WACO—Soon after their final classes of the day end, a group of Waco middle-school students gather around the raised beds of their campus vegetable garden.
A few first-timers accompany veteran student gardeners. One girl expresses initial reluctance about getting her hands dirty.
Interns from the World Hunger Relief farm, just north of Waco, patiently work with her, and before long, she joins her friends in the elemental pleasure of digging in the soil and planting vegetables.
For children who live in the city’s food deserts—places without access to healthy groceries—and who attend schools where nine out of 10 students qualify for free or reduced lunches, the gardens meet multiple needs.
Working in the garden provides students a wholesome outdoor after-school activity. Children and young teenagers learn about life science, nutrition and citizenship. The gardens provide a link to the surrounding neighborhoods, where World Hunger Relief seeks to foster community development. And young people who otherwise might snack on junk food eagerly wait their turn to sample vegetables.
Growing and eating vegetables
“Kids who grow their own vegetables want to eat them,” said Rebecca Mann, education director and interim executive director at World Hunger Relief. Middle-schoolers accustomed to munching on chips and candy can’t wait to sample baby spinach leaves, tomatoes and lettuce when they planted, watered, weeded and harvested them.
World Hunger Relief launched the school garden initiative in 2008 at J.H. Hines Elementary School, working in cooperation with the NAACP. Since then, it has expanded to include gardens at Indian Springs and Carver middle schools. Anywhere from 15 to 50 students a week participate.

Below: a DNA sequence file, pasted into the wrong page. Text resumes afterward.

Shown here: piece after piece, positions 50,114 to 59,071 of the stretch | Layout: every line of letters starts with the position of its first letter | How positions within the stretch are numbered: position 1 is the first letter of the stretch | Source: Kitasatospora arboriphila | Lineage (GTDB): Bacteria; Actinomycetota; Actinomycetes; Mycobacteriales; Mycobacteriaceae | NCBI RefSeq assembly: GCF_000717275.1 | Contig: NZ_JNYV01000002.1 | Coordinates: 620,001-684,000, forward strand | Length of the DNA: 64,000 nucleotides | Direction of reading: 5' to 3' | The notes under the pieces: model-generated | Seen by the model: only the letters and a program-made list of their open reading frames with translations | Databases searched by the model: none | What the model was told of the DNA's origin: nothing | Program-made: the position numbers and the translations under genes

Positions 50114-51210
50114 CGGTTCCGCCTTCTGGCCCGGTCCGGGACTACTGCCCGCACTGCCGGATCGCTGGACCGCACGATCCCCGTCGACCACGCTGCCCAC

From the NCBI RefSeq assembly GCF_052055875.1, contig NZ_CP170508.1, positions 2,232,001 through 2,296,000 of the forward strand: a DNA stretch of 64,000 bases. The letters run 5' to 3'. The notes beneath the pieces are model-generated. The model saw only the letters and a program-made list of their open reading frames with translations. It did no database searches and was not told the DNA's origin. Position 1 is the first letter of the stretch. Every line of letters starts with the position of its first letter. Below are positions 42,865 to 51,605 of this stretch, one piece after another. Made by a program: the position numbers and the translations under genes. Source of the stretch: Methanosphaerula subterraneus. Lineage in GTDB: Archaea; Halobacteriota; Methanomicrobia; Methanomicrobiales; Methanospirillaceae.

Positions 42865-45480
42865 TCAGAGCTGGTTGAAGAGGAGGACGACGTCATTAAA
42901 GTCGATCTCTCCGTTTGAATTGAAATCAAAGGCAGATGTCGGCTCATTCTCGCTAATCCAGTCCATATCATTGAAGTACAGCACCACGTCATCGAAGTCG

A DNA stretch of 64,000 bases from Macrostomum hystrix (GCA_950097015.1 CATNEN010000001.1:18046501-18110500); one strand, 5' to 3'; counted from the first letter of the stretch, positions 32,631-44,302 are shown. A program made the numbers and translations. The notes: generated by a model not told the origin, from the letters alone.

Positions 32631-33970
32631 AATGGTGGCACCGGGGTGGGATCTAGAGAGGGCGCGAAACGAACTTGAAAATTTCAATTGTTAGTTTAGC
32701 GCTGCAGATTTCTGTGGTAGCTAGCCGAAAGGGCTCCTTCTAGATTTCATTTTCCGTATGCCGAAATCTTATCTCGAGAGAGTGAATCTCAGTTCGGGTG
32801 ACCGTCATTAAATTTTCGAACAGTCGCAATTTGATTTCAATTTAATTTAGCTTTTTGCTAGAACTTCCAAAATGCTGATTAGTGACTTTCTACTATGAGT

“The idea is to take under-performing kids and enrich them with fun activities that give them the chance to be outdoors and to learn healthy living,” Mann said. “We try to follow the kids’ interests, whether that’s learning about bugs or teaching them cooking skills.”
At one school, a coach leads cooking demonstrations, showing students how to grill vegetables. World Hunger Relief wants to provide additional training to give teachers ideas about how to use the gardens to help students develop language arts, science and math skills.
Interns learn as they teach
World Hunger Relief interns who work with the students point to the after-school activity as a learning experience for them, as well.
Rachel Bailey, an intern from Albany, Ga., noted the experience has inspired her to continue her educational and vocational interest in maternal nutrition.
“I want to train mothers, teaching them skills and knowledge they can pass down to their children,” she said.
Lauren DeSilva, an intern from South Africa, wants to enter the master of divinity/master of social work program jointly offered by Baylor University’s Truett Theological Seminary and its Diana R. Garland School of Social Work.
“I want to understand social justice, Christ’s vision for the world and how I can be part of making that vision a reality,” she said. “I hope to be able to serve people who are without a voice.”
Implementing global practices locally
For more than 40 years, World Hunger Relief has served as a training ground for agricultural missionaries and others involved in holistic ministries worldwide.